- “Yemen. Yemen is the site of an ongoing conflict between the incumbent government and the Houthi-led opposition. Both ISIS and a second group, Al Qaeda in the Arabian Peninsula (AQAP), have exploited this conflict to expand their presence in Yemen and to carry out hundreds of attacks. Weapons and other materials smuggled across Yemen’s porous borders are used to finance AQAP and other terrorist activities. In 2015, the United States Embassy in Yemen suspended its operations, and embassy staff were relocated out of the country. Yemen has been supportive of, but has not been able to cooperate fully with, the United States in counterterrorism efforts.”
“In light of the conditions in these six countries,” Trump said in his new Executive Order, “until the assessment of current screening and vetting procedures required by section 2 of this order is completed, the risk of erroneously permitting entry of a national of one of these countries who intends to commit terrorist acts or otherwise harm the national security of the United States is unacceptably high. Accordingly, while that assessment is ongoing, I am imposing a temporary pause on the entry of nationals from Iran, Libya, Somalia, Sudan, Syria and Yemen, subject to categorical exceptions and case-by-case waivers, as described in section 3 of this order.”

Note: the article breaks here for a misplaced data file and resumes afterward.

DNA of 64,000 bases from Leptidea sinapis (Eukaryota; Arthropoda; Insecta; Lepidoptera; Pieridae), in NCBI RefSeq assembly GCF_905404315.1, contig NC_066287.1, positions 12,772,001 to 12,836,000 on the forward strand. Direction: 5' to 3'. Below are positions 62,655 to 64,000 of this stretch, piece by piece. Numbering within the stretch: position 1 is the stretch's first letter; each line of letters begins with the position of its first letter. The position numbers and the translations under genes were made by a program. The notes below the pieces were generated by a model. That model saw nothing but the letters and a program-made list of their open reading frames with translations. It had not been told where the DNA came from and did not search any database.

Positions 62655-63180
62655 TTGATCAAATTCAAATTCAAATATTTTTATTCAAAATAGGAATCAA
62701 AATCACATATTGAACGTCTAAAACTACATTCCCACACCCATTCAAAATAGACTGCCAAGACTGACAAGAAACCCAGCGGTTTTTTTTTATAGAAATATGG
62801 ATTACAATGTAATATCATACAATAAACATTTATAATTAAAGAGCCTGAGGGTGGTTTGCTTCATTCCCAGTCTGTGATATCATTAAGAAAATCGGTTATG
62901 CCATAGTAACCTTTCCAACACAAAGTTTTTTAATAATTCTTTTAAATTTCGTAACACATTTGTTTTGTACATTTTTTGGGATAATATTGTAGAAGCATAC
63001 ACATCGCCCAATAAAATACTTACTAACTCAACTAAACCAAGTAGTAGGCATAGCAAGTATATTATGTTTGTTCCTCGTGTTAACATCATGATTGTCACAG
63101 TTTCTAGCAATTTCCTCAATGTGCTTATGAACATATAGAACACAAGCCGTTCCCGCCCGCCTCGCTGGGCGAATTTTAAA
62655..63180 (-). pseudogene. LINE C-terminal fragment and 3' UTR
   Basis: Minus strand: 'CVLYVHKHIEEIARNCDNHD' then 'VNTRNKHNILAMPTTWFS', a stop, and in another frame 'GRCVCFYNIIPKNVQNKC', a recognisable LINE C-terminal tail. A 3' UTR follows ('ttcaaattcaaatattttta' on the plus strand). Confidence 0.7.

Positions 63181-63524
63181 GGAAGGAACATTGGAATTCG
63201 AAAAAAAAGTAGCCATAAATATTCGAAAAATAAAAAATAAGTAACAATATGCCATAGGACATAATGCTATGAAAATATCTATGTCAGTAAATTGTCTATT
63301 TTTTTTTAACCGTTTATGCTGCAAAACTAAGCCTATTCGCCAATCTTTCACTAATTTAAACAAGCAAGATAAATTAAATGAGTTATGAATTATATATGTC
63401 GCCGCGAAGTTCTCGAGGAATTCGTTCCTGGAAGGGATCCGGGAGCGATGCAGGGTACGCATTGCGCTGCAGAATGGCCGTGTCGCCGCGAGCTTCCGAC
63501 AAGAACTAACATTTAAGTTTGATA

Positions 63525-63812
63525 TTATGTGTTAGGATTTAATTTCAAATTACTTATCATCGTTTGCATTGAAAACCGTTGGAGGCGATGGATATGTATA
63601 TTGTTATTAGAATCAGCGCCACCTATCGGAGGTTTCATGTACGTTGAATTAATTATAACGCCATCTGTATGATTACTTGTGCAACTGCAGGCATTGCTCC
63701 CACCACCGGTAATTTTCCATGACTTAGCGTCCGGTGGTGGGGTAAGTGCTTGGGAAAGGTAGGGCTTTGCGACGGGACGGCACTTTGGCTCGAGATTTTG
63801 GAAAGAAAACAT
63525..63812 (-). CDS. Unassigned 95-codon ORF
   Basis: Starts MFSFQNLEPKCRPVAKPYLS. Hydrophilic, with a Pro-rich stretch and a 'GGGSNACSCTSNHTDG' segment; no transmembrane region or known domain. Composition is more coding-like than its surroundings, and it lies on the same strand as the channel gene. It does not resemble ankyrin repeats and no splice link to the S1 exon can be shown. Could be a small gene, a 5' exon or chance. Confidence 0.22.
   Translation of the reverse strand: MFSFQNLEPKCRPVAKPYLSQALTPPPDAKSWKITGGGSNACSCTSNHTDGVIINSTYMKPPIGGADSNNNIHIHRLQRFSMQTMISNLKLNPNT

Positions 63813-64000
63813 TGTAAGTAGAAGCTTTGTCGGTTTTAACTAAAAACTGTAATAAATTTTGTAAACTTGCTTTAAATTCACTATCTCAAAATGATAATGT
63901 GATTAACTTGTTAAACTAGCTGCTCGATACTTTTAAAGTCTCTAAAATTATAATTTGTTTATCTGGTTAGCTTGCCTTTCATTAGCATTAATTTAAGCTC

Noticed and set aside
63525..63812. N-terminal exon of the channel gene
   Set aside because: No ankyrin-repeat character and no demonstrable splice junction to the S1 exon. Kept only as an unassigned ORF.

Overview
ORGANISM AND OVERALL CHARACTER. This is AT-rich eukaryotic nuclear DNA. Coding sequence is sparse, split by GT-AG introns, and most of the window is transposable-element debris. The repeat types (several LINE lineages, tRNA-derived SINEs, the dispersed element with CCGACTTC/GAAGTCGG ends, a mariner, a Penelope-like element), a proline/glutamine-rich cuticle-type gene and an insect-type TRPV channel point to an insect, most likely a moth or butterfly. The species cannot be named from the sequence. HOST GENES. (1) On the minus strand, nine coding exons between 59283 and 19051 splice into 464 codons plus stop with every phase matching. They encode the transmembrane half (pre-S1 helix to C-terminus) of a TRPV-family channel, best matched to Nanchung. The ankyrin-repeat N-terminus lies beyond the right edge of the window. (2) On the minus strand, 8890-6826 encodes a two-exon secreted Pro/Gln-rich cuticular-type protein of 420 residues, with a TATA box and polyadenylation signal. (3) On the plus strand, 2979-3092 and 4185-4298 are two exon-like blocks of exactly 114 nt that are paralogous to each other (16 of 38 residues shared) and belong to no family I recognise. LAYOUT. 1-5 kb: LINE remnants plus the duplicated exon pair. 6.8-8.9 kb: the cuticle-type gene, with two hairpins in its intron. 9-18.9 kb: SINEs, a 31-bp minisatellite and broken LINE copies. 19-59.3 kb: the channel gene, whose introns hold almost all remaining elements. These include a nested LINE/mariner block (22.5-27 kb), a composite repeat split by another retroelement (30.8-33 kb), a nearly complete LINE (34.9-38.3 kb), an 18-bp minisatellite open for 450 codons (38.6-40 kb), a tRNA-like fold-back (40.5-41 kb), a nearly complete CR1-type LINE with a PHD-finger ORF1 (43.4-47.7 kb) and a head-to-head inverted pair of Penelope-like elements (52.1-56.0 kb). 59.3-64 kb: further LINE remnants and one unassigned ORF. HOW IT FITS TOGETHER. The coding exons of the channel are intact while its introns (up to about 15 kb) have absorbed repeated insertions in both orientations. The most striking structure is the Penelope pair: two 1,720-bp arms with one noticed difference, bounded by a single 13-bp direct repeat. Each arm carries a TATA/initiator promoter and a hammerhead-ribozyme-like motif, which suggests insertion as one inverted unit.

In 2013, it was revealed dozens of suspected terrorist bomb makers may have mistakenly been allowed into the US as refugees, according to FBI agents investigating the remains of Improvised Explosive bombs recovered in Iraq and Afghanistan.
Around the same time, counterterrorism officials working on the Southwest border told Homeland Security Today on background that Customs and Border Protection officers and Border Patrol agents and FBI had ascertained that “numerous” asylum seekers, especially from Somalia, had ties to Al Qaeda or were already known or suspected terrorists.
More recently, top intelligence officials have gone on the record saying ISIS has undoubtedly used the US refugee and asylum process to infiltrate jihadists into the country.